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From bricklayers to architects – lessons in development

Nov 23, 2007 Business Daily, Strategy

“The rule of the market economy,” this Communist official explained to me, “is that if somewhere has the richest human resources and the cheapest labor, of course the enterprises and the businesses will naturally go there.” In manufacturing, he pointed out, “Chinese people were first the employees and working for the foreign manufacturers, and after several years, after we have learned all the processes and steps, we can start our own firms…It is like building a building. Today, the US, you are the designers, the architects, and the developing countries are the bricklayers for the buildings. But one day I hope we will be the architects.”

Thomas Friedman, The World is Flat

Thomas Friedman is probably the world’s best-known columnist, having won 3 Pulitzer Prizes for his work on The New York Times. In 2005 he produced a humdinger of a book, The World is Flat. It’s still selling in large quantities across the globe, and can be found in pretty much every bookshop and every airport.

Friedman’s main point is that the world is different now. The sources of wealth are not mineral deposits, great locations and other gifts of nature; wealth in today’s “Globalization 3.0” world comes from brainpower, software, knowledge workers and technological breakthroughs. The global competitive landscape has been levelled: by broadband connectivity and common workflow platforms. This means that work can now be done where it is done best, not where it is constrained by geography.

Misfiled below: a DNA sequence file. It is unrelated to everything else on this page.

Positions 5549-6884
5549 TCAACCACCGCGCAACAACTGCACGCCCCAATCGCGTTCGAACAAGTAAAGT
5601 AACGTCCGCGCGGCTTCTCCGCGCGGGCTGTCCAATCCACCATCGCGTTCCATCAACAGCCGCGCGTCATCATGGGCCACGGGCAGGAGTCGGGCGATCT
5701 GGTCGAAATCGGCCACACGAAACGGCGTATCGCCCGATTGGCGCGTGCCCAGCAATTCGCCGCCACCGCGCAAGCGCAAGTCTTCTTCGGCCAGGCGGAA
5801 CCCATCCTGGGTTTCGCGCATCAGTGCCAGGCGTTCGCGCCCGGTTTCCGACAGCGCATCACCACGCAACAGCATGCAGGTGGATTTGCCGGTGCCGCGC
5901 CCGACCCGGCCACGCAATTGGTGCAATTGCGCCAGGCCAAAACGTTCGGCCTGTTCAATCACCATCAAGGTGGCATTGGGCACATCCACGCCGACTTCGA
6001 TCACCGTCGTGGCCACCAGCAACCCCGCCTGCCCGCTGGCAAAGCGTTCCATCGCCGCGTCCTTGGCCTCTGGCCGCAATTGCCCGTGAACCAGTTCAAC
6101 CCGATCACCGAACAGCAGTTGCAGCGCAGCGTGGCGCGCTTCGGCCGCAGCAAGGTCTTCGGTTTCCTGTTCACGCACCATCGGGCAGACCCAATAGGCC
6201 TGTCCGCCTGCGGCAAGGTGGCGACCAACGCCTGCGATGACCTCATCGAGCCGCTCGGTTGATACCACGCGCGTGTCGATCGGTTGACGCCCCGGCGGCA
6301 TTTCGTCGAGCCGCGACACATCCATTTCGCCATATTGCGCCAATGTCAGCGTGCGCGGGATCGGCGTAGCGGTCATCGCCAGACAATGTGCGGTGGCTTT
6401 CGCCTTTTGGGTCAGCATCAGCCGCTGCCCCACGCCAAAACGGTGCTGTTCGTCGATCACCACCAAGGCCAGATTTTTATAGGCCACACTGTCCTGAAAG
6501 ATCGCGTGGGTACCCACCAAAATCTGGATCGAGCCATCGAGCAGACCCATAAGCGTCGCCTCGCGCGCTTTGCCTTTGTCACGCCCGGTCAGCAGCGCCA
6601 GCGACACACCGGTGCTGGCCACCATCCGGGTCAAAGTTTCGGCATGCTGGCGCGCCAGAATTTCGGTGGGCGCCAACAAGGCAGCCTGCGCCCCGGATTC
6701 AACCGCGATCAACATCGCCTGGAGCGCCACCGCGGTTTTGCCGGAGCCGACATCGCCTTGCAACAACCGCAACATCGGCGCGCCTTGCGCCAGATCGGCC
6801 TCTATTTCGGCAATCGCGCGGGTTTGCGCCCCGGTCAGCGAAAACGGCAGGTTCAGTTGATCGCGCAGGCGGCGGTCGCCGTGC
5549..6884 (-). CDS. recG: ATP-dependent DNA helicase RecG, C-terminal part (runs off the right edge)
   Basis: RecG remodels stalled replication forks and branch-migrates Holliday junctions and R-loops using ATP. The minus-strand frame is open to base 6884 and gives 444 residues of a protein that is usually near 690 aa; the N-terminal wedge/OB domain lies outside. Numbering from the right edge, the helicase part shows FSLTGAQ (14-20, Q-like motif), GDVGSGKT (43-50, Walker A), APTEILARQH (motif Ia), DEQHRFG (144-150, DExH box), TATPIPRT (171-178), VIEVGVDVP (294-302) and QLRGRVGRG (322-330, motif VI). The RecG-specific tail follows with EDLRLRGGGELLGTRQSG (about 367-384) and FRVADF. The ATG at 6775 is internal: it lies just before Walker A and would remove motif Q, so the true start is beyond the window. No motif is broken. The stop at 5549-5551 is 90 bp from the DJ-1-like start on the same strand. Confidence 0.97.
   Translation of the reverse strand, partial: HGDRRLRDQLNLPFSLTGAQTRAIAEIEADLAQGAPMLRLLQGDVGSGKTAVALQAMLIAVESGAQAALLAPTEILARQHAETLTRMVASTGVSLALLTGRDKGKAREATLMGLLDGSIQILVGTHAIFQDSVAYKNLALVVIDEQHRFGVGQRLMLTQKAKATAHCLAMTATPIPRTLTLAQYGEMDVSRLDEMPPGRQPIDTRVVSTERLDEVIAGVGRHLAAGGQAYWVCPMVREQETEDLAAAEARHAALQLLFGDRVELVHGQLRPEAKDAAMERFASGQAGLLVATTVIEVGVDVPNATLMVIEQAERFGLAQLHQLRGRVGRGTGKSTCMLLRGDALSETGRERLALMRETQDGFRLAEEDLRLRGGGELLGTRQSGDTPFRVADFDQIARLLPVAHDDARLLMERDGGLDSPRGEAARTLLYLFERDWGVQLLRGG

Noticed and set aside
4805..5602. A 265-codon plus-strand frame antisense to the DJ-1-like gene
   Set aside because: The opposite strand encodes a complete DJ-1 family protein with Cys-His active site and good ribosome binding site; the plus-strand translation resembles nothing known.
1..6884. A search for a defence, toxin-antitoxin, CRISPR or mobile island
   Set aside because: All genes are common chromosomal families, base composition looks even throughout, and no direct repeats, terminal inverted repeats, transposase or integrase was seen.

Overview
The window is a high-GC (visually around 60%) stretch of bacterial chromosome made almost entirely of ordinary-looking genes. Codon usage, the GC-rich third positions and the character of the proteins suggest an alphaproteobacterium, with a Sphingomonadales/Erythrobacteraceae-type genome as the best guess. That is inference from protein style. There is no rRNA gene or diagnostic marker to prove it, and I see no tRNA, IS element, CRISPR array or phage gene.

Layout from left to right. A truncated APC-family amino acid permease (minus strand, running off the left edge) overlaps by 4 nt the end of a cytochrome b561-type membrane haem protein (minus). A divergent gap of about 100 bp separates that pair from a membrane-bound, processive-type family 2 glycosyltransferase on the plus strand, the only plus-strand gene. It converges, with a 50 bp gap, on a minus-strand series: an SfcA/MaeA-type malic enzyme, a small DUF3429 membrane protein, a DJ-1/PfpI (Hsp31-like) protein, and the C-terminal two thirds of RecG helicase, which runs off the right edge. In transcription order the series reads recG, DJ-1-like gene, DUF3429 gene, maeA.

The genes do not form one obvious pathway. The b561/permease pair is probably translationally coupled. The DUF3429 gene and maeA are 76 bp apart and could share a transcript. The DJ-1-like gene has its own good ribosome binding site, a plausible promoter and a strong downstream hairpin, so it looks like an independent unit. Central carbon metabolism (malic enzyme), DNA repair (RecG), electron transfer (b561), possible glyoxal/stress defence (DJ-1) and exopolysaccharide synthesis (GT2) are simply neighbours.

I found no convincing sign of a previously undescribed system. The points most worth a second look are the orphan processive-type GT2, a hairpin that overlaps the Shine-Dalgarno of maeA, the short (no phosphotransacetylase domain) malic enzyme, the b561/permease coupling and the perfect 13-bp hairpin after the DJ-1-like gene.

The words quoted here were said to Friedman by Mayor Xia of Dalian, a Chinese port city which has become a modern outsourcing hub for the region. The mayor’s words made me almost jump up and applaud. That is indeed how progress in the capitalist world happens – and communists seem to have grasped it better than some African free-market disciples. He also made me remember that here we appoint comedians, louts and rascals as our mayors.

The mayor is giving a guide to economic development for poor countries. To paraphrase him, step by step: First, be humble enough to accept that at this point in history, certain countries have better technology, better business methods and better know-how than you do. Learn from them. Attract them to your shores, allow them to set up shop, accept low-paid employment in order to gain exposure.

Step 2 is critical: start learning! Observe keenly, and study with great concentration. Absorb and internalise. Learn what works, and what could be better.

Step 3: make it better. Take what you’ve been taught, and improve it. Samsung did this remarkably well in its memory-chip business. It started by licensing technology it did not have from an American corporation. It combined Korean Diaspora workers with its own brainpower to make the technology even better, and to construct a business model that eventually just blew the rest of the world away. The American corporation has faded into history; Samsung is a semiconductor giant, having started with nothing just a generation ago.

Step 4 is to have the gumption to strike out on your own. I spent many years working for multinationals; so did many of today’s top local business leaders who now run homegrown enterprises. When the time was right, we had the nerve to risk everything and walk away to do our own thing.

We never looked back.

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